Religious groups maintain members, millennials


BYU religion professor Keith Wilson said he’s not a worrier, but thinking about losing 10-20 percent of his students to inactivity — the number he estimates will go inactive while at BYU or afterward — makes him ache inside.

A 2016 study by the Pew Research Center found levels of religious commitment are declining in the U.S., especially among the millennial generation.

The study examined data from a previous 2014 study to determine what causes more Americans to identify as “nones,” or religiously unaffiliated.

The number of millennials identifying with “high religious commitment” fell from 50 percent in 2007 to 43 percent in 2014, according to the study. Similarly, the number of millennials with “low” religious commitment rose from 19 percent in 2007 to 29 percent in 2014.

Different religious groups around Utah Valley are responding to this decline in religious retention in different ways.

Congregation Kol Ami, Jewish Community

Cantor Wendy Bat-Sarah leads children’s services for Congregation Kol Ami. Bat-Sarah said her congregation maintains members by keeping the youth actively involved. (Photo courtesy of Wendy Bat-Sarah)

Cantor Wendy Bat-Sarah said building a sense of community in addition to emphasizing intellectual growth are the most important ways she seeks to keep her congregation and youth actively involved.

“You want as many touch points as possible,” Bat-Sarah said. “You want to have a barbecue for young families. You want to have a parent-ed group. You want to have a coffee on a Sunday morning.”

Bat-Sarah said the recent surge of Jewish converts has changed the way Judaism is practiced because it includes people of all backgrounds.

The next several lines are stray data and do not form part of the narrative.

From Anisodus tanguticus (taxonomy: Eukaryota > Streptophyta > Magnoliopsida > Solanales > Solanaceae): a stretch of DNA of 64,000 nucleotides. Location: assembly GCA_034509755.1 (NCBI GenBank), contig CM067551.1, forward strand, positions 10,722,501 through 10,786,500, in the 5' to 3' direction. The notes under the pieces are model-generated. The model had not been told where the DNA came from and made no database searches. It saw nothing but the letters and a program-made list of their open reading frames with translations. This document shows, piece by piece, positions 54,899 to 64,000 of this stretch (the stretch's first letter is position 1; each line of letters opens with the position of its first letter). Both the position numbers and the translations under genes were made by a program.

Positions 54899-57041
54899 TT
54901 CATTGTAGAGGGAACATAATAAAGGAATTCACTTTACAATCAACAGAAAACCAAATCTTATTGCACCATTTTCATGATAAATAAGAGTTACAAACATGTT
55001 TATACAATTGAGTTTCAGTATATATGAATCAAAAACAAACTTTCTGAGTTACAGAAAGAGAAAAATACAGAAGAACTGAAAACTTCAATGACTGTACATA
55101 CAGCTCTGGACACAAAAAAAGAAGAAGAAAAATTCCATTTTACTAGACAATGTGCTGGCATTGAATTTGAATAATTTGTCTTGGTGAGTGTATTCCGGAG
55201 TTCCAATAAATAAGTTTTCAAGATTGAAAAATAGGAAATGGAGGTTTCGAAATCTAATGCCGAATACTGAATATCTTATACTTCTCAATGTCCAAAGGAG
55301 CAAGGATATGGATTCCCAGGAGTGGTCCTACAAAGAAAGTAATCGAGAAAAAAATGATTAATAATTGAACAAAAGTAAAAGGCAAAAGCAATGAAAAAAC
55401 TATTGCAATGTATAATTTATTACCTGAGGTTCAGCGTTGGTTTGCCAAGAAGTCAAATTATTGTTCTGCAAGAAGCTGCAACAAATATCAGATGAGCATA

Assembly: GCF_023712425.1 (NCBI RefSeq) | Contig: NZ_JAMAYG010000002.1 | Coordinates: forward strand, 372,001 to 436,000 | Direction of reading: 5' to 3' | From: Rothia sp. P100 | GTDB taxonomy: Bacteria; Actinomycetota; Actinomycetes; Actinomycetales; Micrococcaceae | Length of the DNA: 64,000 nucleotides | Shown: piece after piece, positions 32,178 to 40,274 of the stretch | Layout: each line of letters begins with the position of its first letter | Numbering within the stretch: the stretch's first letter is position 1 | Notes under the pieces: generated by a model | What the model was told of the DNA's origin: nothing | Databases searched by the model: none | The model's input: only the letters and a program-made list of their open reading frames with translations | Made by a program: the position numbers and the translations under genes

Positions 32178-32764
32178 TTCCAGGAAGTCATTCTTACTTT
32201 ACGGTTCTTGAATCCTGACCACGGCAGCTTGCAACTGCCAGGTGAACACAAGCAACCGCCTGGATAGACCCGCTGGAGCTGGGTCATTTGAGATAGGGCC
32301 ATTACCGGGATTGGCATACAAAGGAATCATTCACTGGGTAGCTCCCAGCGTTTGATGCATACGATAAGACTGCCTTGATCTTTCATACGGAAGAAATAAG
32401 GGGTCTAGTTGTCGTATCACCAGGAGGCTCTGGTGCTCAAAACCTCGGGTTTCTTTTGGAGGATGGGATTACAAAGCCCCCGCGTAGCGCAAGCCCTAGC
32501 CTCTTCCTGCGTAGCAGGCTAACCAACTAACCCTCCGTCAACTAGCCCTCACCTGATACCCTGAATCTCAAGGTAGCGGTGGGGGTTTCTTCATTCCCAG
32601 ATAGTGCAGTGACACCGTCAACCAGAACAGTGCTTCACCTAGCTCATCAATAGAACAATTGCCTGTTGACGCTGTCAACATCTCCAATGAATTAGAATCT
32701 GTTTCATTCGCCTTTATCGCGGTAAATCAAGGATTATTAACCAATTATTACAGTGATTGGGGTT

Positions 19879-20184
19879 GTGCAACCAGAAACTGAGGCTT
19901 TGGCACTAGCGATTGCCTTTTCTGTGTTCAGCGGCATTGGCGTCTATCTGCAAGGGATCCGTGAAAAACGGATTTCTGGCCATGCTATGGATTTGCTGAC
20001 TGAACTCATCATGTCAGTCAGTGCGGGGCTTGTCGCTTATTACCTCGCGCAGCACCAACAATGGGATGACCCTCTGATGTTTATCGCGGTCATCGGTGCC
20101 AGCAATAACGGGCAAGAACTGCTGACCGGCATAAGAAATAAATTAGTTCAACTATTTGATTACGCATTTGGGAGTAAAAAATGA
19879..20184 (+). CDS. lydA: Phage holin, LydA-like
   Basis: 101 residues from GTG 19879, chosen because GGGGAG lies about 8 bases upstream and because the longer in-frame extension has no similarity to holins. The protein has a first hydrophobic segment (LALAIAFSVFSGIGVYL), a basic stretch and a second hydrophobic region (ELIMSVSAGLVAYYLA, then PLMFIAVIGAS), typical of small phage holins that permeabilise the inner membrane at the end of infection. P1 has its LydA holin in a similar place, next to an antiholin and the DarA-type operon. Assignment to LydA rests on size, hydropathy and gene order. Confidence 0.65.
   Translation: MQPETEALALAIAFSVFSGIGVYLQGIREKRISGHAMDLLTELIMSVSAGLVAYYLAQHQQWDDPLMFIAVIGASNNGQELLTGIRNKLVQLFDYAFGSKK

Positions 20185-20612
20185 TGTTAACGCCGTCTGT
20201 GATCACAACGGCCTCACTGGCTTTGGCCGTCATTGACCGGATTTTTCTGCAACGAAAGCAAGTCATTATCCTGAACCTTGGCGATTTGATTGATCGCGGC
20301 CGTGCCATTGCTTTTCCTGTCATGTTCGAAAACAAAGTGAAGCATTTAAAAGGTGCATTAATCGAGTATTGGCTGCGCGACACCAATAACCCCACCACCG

Members of the Kol Ami Jewish congregation celebrating Simchat Torah. Each year they celebrate as they conclude the reading of the Torah (The five books of Moses: Genesis, Exodus, Leviticus, Numbers, Deuteronomy). (Photo courtesy of Wendy Bat-Sarah)

“Judaism itself changes with every generation,” Bat-Sarah said. “This is a totally unique time in Jewish history, and we’re rising to that challenge and making sure we include all the different ways of being Jewish.”

Bat-Sarah is in charge of teaching the congregation’s after-school religious program for youth. She said this program is another way she tries to bring the young Jewish community together by teaching them Hebrew, Jewish traditions and Jewish history.

“My job becomes providing this wonderful curriculum for their kids and also providing ways for all of the families to be enriched and to know each other and to want to keep coming around,” Bat-Sarah said. “That’s my goal.”

St. Mary’s Episcopal Church

Peter Van Hook, priest-in-charge at St. Mary’s Episcopal Church, said worship and creating relationships — not membership — are the most important aspects they emphasize in the Episcopal Church.

Worshippers listen to an Easter service at St. Mary’s Episcopal Church. Peter Van Hook, priest-in-charge at St. Mary’s Episcopal Church, said worship and creating relationships — not membership — are the most important aspects they emphasize in the Episcopal Church. (Photo courtesy of Peter Van Hook)